Andrew Lees writes: Liverpool is Glasgow and Belfast rolled into one and a haunted echogenic ancestral diaspora space. Perhaps it is the soft stinging rain on that drive down to the river or the subversive hurrying shared accent that makes the Irish feel at home in this grey threatening chocolate port that clings tenuously to the edge of England like a limpet. This city, closer to Dublin than London, is a devil-may-care rebellious familiar face and a mythical cosmic crossroad linked with the Sargasso Sea and Hy-Brasil.
Liverpool is up to her eyes in it when it comes to the history of the Old Sod, beginning with the innocent trading of horses and cattle between the Irish ports stretching back hundreds of years. In 1649 God’s Executioner dispatched his New Model Army from his trusted Liverpool garrison to leave a Via Dolorosa in Drogheda and Wexford and deport the rebel prisoners to Liverpool, from where they were promptly dispatched to Montserrat to work in the fields as indentured servants. They became known as the Black Irish. The English planters rich on rum and sugar returned from Britain’s dunghill in the Caribbean to be rewarded with farmland in Ulster.
An Gorta Mór (The Great Hunger) forced more than half the population of Ireland to flee and cross the bowl of tears to the unwelcoming middle ground of Liverpool. Many left on the coffin ships for New York and Boston but thousands stayed behind and settled in grim courts to the north of the Prince’s Landing Stage in a narrow strip of land between Vauxhall and the Scotland Road, or in the South End between the docks and a line running along Park Lane, St James Street and Park Road. The lucky ones found jobs as sailors, navvies and dockers but many were forced to beg. The educated Irish also arrived, seeing Liverpool as a step upwards in the world and a launching pad for the El Dorado of America
Most of those who stayed behind had a shared grievance and a resolute defiance of the king and country Protestant rulers of the city. Their massive presence in some parts of the town led to sectarianism and certain Liverpool constituencies returning nationalist candidates to parliament. The Liverpool Scotland ward councillor Pat Garton allowed his fishing skiff to be used in the daring rescue of the Irish Republican Brotherhood leader James Stephens from a Dublin jail, consolidating the links with Ireland. The international trade unionist Big Jim Larkin, involved in the Dublin lockout, was also a Scouser. By the beginning of the twentieth century a third of Liverpool had Catholic roots.
It was the influx of the Irish that laid the foundations for Scouse, although it is also easy to discern the singsong conciliatory influence of the Welsh and even the sound of the Potteries in some Liverpool accents. Scouse is fast and exclusive, resonating with the world’s great ports, especially New York, and in its vowels you can discern the fraternity and tragedies of friends and the memory of streets. Its phonological peculiarities stem from the raising of the back of the tongue towards the soft palate, something that sounds to outsiders like catarrh. At the end of each sentence there is that rising inflection that to the English gives even formal exchanges a built-in air of Ulster mongrel belligerence that contrasts sharply with the lilting Irish blarney.
Scousers share with the Irish a love for novelty in speech and create a demotic vocabulary of fantastic rotten English. They are never at a loss for a pun or a witty repartee and can talk the hind leg off a donkey. John Lennon’s Merseypropisms and verbal near misses in A Spaniard in the Works stem from the Liverpool Irish subversion of upper class English. When asked why he disrespected standard English Lennon replied: “I change words because I haven’t a clue what a lorra words mean half the time.” In the south docks the Irish invented a characteristic banter called dockology. Between the wars no one on the docks went by their own name. Surnames were abbreviated or lengthened, nicknames recalling a funny incident, a memorable fight or a relationship with a woman abounded and new arrivals on the waterfront that couldn’t “take the Mick” were frozen out of the job market. Jokes tick-tacked through the workforce. Sobriquets included “the drunken caterpillar” for the stevedore seen every night crawling out of The Cabbage pub. Vat 69, a brand of whisky, was referred to as the pope’s phone and a Paddy Kelly was a dock policeman. Sandwiches were “abnabs” and a stick of liquorice “sticky lice”.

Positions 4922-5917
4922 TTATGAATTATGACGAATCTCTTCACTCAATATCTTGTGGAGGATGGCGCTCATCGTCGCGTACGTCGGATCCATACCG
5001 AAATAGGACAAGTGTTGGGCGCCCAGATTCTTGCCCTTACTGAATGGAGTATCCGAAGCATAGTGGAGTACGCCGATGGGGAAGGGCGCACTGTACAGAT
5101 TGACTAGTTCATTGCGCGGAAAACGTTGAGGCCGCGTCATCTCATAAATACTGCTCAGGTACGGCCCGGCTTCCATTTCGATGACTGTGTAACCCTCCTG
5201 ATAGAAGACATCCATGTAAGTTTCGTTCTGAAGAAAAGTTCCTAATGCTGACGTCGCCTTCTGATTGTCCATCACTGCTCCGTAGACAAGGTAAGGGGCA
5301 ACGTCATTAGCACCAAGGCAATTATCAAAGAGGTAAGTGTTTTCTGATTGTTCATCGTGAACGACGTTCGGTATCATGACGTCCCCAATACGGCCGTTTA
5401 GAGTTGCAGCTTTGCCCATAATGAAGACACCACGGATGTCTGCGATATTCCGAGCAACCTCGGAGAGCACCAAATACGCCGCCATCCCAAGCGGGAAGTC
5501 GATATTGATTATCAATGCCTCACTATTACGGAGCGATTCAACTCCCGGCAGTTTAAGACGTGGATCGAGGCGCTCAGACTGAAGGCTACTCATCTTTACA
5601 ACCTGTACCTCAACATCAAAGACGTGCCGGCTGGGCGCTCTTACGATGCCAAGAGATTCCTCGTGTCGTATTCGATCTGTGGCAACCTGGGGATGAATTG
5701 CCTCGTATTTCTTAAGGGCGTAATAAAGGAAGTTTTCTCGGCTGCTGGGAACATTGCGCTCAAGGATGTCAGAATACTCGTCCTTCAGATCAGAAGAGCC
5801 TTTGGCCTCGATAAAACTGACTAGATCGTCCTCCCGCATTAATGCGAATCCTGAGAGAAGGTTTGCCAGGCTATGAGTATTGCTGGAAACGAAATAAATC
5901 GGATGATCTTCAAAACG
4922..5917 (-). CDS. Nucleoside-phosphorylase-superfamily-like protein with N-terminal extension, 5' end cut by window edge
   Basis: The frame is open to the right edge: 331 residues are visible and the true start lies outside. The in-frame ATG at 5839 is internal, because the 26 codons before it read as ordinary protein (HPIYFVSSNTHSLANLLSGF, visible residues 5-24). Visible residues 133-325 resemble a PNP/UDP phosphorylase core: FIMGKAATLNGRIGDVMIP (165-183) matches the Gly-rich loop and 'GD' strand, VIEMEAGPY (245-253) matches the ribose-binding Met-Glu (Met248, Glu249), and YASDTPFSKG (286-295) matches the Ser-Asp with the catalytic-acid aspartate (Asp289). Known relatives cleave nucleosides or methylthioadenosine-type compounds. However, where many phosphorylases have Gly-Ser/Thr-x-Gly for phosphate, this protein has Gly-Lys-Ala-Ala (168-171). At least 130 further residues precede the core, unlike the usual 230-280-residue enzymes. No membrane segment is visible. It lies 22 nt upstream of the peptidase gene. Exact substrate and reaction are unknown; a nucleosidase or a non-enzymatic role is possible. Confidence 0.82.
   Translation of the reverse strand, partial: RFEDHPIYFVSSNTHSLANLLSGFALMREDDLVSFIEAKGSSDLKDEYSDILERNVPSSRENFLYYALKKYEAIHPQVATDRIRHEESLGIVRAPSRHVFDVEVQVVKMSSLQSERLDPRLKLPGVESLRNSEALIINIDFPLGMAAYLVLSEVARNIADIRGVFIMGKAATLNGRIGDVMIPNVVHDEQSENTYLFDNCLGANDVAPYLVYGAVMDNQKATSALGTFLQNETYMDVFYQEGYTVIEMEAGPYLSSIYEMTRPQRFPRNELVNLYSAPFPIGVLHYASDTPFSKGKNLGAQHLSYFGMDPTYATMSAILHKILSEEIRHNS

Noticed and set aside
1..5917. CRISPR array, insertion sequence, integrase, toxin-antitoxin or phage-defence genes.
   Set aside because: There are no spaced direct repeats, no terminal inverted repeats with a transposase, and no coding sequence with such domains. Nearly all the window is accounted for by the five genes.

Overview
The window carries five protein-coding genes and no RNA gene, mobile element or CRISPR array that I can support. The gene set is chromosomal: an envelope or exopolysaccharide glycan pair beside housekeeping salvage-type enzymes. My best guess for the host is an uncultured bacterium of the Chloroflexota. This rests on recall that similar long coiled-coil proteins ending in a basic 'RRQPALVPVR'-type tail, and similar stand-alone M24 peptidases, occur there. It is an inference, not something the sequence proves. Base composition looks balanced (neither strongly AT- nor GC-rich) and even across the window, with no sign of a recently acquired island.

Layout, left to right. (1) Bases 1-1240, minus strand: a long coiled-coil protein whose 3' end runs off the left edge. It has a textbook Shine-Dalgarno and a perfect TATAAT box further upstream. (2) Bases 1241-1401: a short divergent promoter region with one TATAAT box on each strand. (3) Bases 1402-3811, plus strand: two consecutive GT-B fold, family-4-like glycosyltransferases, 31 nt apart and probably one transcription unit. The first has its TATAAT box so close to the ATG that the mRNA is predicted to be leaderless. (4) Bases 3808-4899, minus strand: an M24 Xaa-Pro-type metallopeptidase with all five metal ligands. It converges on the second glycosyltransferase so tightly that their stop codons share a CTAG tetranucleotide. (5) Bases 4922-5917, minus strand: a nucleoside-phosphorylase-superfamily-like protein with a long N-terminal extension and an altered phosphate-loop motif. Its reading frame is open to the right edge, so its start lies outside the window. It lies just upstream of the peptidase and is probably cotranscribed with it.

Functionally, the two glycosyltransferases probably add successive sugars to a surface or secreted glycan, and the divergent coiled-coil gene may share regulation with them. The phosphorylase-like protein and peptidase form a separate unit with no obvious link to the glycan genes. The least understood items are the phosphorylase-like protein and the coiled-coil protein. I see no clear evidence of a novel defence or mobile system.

Although many Irish families maintained the traditions of the homeland, a few Mary Ellens married black seamen and contributed to the remarkable cosmopolitan mosaic that JB Priestley described during his English Journey. In the early sixties many of the old Irish docker families were shifted out to Huyton, Kirkby and Skelmersdale. Parties of young buckos still arrive on Friday nights on the ferries to have some good crack, take in some footy and perhaps pair up with a pretty Liverpool judy. Many also have a relative or two in town, usually maintaining the old traditions of shamrockery, the ceili band and St Patrick’s Day celebrations.
To be Irish in Liverpool was first to be a despised Catholic then to be a dangerous revolutionary and finally to be trendy and sexy. On Saturday nights Seel, Wood and Hardman are now full of plastic Paddies and despite the credit crunch the Celtic Tiger continues to own more and more of a city which denied it for so long. The Irish ghettoes are gone but those echoes remain in the Vauxhall pockets. To most of England Liverpool is beyond the pale but for the Irish it is their second capital and a bleeding heart.
Andrew Lees author of The Hurricane Port: A Social History of Liverpool, published by Mainstream in 2011.